OK, which tradition’s been feeding people fur balls? There were also reports of ghosts, vampires, demons, and wizards, but witches topped the list. The Dyfed Powys Police downplayed these reports, saying they are far more ordinary taken in context, though local paranormal experts insist this is just further proof that “Wales is a frighteningly haunted country”. That still doesn’t explain the fur ball. Was it from a cat? Is it a euphemism? What?

I Can Only Imagine the Internet Spam I’ll Get Now: Plenty of places on the net are getting a decent chuckle over an Ebay auction that is selling a spell by a “powerful Wiccan Witch” to increase the size of your, ahem, “booty”.

“Are you desperate to achieve the perfect butt and perhaps a fan of the occult? For just $8.95, you can achieve your dreams by buying one “Booty Enhancement Spell” from a “Powerful Wiccan Witch” on eBay. Hurry, supplies are limited!”

There’s also a spell for breast enhancement. The powerful “Amelia” (it that’s her real name) claims that she’s “used this [spell] many times with stunning results!” But just in case, buying multiple castings ensures greater chances for success (naturally). There’s always been spell-peddlers in our community, but this level of brazenness and scammy-spammy-vibes may take this to a new high/low. One wonders what old Gerald would have to say about booty-boosting spells.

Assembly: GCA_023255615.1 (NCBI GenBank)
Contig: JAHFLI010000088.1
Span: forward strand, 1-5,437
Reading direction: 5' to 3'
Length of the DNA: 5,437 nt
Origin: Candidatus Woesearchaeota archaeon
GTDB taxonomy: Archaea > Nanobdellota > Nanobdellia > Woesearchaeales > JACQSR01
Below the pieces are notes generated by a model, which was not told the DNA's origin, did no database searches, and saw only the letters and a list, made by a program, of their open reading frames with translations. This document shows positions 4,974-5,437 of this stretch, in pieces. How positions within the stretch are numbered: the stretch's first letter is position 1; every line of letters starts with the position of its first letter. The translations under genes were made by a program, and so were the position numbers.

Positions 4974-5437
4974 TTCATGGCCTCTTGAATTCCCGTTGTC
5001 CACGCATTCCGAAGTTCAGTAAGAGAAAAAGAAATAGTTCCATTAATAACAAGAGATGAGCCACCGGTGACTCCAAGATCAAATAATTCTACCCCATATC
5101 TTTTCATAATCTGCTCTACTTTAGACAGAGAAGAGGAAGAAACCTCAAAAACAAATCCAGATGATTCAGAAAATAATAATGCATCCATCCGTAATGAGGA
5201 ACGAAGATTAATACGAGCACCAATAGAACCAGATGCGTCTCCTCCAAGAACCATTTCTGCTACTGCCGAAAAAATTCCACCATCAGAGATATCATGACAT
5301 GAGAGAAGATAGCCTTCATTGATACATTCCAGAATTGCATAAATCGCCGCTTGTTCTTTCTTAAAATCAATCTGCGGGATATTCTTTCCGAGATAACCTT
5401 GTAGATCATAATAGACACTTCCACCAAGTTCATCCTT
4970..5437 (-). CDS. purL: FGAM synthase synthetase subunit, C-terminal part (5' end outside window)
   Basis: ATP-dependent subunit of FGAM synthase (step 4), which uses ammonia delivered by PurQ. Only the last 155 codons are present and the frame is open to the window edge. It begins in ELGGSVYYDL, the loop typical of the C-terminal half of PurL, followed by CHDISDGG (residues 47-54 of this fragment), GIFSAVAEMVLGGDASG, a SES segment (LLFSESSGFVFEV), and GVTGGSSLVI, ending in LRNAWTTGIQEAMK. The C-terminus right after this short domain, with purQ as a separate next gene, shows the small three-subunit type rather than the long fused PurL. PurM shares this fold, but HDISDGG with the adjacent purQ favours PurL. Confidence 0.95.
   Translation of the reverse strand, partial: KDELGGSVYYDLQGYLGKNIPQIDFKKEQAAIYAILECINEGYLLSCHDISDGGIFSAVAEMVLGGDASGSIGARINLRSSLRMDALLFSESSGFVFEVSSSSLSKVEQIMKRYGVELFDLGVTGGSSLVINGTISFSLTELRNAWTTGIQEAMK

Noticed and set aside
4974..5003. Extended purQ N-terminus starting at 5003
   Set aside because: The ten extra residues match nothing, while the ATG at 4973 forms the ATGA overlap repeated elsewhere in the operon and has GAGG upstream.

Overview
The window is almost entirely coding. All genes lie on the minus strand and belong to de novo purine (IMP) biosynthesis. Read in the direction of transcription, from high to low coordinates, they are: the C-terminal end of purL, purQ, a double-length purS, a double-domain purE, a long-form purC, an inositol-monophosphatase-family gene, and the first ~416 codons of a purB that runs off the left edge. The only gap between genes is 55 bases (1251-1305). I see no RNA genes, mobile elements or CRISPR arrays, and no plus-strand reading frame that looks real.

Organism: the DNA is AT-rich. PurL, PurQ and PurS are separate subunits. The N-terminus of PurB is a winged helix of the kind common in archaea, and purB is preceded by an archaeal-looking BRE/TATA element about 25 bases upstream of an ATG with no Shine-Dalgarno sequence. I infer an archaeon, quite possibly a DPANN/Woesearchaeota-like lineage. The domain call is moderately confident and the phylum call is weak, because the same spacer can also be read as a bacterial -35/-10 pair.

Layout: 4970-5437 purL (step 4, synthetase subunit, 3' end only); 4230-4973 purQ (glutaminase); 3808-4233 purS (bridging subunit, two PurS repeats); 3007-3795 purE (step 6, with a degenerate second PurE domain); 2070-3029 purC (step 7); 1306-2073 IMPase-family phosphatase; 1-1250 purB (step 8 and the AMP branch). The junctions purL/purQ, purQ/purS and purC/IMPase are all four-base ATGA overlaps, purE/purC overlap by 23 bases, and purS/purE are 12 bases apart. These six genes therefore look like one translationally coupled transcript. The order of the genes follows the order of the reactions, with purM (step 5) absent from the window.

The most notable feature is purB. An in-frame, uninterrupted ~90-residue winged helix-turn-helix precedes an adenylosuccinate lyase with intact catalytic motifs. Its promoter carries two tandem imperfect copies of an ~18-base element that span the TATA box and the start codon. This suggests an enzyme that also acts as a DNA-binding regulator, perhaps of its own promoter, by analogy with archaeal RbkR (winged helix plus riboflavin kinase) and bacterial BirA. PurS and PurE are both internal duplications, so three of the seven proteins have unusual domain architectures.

That’s all I have for now, have a great day!

It seems that this story is finally coming to a close. Witch School, the infamous online school founded by Ed Hubbard, has been sold to a coalition of buyers from the Correllian Nativist Tradition with Don Lewis at the head. This follows much speculation following the initial announcement that Witch School would be auctioned off on eBay.

“No one takes Witches and Pagans as a serious market force. By using eBay as a platform for selling, at least we can get fair exposure. It is not like we can list this in an ordinary newspaper and be taken seriously. Of course, everyone will probably take this as a joke. But Witch School is a serious business and opportunity for the right buyer”

Since then students tried to form a coalition to buy their own school, outside Pagans tried to purchase the school, and the auction was pulled from eBay due to claims that someone was hacking Witch School’s account. In the midst of all this, Ed Hubbard started making the news for criticizing Hoopeston, Illinois’ for its lack of acceptance.